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The day 18 Advent of Code challenge basically requires us to create the Conway’s Game of Life algorithm and run it repeatedly on a 100x100 grid. See how I tackled this problem in C# and F# in this video:

I won’t post both parts of my C# solution as they were very similar, but here’s what I cam up with for part b. It probably could do with a bit of refactoring, but sadly time didn’t permit today:

var start = File.ReadAllLines("day18.txt");
var repetitions = 100;

var state = start.Select(s => s.Trim().Select(c => c == '#' ? 1 : 0).ToArray()).ToArray();
Func<int, int, int> getLight = (x, y) =>
{
    if (x < 0 || x >= state.Length) return 0;
    if (y < 0 || y >= state[x].Length) return 0;
    if (x == 0 && y == 0) return 1;
    if (x == state.Length - 1 && y == 0) return 1;
    if (x == 0 && y == state[x].Length - 1) return 1;
    if (x == state.Length - 1 && y == state[x].Length - 1) return 1;

    return state[x][y];
};
Func<int, int, int> getNeighbourSum = (x, y) => getLight(x - 1, y - 1) + getLight(x, y - 1) + getLight(x + 1, y - 1) +
                                                getLight(x - 1, y) + getLight(x + 1, y) +
                                                getLight(x - 1, y + 1) + getLight(x, y + 1) + getLight(x + 1, y + 1);
Func<int, int, int> getNextValue = (x, y) =>
{
    if (x == 0 && y == 0) return 1;
    if (x == state.Length - 1 && y == 0) return 1;
    if (x == 0 && y == state[x].Length - 1) return 1;
    if (x == state.Length - 1 && y == state[x].Length - 1) return 1;

    return getNeighbourSum(x, y) == 3 ? 1 :
   (getNeighbourSum(x, y) == 2 && getLight(x, y) == 1) ? 1 : 0;
};
for (int a = 0; a < repetitions; a++)
{
    var nextState = Enumerable.Range(0, state.Length)
        .Select(x => Enumerable.Range(0, state[x].Length)
                    .Select(y => getNextValue(x, y)).ToArray()).ToArray();

    state = nextState;
}
state.Sum(row => row.Sum()).Dump(); // 924

My F# version is similar except I did make the effort to write one bit of code to solve both parts of the solution, and I left the state as simply an array of strings. To avoid any use of mutable variables, I used Seq.fold to repeatedly run the animate function to return the next state. I can’t help thinking there must be a nicer way to do this. Also, my F# solution performs quite poorly for part b, so could do with some optimisation (I think my cornersOn method is probably a significant contributing factor).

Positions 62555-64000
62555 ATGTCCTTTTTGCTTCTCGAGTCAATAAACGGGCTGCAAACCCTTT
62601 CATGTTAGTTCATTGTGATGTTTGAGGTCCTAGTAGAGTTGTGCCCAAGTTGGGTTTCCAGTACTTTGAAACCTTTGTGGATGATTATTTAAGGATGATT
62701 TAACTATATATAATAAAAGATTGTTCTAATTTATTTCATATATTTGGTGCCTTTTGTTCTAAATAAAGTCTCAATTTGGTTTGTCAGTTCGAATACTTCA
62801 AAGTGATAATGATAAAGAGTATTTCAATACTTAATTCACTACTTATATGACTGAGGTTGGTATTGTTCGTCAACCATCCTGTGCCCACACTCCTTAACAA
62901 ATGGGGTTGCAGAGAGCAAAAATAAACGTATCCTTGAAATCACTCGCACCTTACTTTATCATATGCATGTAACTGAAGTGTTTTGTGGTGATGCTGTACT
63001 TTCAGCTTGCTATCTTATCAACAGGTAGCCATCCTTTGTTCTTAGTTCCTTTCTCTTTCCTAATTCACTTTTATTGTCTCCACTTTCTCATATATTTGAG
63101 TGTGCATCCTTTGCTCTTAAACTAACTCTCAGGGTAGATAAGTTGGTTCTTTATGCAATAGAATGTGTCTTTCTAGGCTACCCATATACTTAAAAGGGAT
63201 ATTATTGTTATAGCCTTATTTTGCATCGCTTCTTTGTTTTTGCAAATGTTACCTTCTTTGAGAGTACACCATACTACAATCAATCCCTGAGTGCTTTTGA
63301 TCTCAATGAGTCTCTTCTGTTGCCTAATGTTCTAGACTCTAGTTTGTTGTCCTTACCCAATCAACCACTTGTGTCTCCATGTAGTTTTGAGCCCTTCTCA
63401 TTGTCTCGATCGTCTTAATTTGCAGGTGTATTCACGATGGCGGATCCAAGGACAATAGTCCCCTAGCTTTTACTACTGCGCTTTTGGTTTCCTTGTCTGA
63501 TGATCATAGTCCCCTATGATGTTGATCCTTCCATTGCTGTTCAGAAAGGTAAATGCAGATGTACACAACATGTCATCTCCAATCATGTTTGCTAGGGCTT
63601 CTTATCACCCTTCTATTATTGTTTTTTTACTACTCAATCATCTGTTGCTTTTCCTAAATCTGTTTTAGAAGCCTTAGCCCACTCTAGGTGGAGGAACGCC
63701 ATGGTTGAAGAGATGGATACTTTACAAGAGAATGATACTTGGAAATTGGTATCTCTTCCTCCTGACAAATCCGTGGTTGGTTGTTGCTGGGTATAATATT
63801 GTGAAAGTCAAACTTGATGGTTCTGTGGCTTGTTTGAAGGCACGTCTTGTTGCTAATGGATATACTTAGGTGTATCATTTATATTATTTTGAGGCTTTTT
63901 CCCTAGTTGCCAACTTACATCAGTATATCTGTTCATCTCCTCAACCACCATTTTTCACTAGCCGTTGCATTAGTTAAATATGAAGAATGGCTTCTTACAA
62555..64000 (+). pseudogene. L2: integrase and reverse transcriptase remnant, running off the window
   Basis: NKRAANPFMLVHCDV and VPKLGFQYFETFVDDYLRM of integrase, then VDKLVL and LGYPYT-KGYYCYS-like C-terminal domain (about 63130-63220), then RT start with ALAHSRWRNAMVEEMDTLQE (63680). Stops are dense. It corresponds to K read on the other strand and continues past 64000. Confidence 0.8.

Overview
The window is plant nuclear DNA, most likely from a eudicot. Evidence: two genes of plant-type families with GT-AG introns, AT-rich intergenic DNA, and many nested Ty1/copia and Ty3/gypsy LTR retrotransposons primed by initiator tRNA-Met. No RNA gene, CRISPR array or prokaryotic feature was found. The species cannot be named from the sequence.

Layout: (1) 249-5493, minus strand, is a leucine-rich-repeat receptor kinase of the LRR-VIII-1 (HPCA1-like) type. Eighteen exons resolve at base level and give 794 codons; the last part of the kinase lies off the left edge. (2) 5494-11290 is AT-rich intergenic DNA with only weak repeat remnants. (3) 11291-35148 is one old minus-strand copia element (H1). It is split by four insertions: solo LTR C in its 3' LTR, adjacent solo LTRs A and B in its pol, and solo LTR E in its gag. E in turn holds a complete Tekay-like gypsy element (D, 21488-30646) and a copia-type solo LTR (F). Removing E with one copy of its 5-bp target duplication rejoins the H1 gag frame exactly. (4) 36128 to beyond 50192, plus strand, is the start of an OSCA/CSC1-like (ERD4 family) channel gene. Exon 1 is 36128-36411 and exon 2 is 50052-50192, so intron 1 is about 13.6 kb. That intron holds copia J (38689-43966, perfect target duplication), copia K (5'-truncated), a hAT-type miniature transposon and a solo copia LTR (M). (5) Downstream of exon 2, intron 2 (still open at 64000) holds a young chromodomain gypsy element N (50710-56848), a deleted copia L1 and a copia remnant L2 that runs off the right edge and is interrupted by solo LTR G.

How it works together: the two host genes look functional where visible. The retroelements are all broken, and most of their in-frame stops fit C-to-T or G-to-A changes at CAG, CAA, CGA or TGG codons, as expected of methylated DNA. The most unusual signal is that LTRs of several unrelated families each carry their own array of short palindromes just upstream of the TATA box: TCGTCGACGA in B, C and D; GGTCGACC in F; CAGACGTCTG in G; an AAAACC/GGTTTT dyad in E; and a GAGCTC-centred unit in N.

let isOn (state:string[]) isStuckOn (x,y) =
    match x,y with
    | _,_ when x < 0 || y < 0 || x >= state.Length || y >= state.[x].Length -> false
    | _,_ when isStuckOn (x,y) -> true
    | _ -> state.[x].[y] = '#'

let getNeighbourSum (state:string[]) isStuckOn (x,y) =
    [(-1,-1);(0,-1);(1,-1);(-1,0);(1,0);(-1,1);(0,1);(1,1)]
    |> Seq.map (fun (a,b) -> (x+a,y+b))
    |> Seq.filter (isOn state isStuckOn)
    |> Seq.length
    
let getNextValue (state:string[]) isStuckOn (x,y) =
    if isStuckOn (x,y) then '#'
    else
        match getNeighbourSum state isStuckOn (x,y) with
        | 3 -> '#'
        | 2 -> if isOn state isStuckOn (x,y) then '#' else '.' 
        | _ -> '.'

let animate (state:string[]) isStuckOn =
    [|for x in 0..state.Length-1 -> 
        new System.String [|for y in 0..state.[x].Length-1 -> getNextValue state isStuckOn (x,y)|] |]

let countLights (state:string[]) =
    state |> Seq.map (fun r -> r .Replace(".","").Length) |> Seq.sum

let animated state n isStuckOn = [1..n] |> Seq.fold (fun s _ -> animate s isStuckOn) state

let startState = "day18.txt" |> File.ReadAllLines
let testState = [|".#.#.#";"...##.";"#....#";"..#...";"#.#..#";"####.."|]

let cornersOn (x,y) = List.exists ((=) (x,y)) [(0,0);(0,99);(99,0);(99,99)]

animated startState 100 (fun (x,y)->false) |> countLights |> printfn "a: %d" // a: 814    
animated startState 100 cornersOn |> countLights |> printfn "b: %d" // b: 924    

Want to learn more about LINQ? Be sure to check out my Pluralsight course More Effective LINQ.
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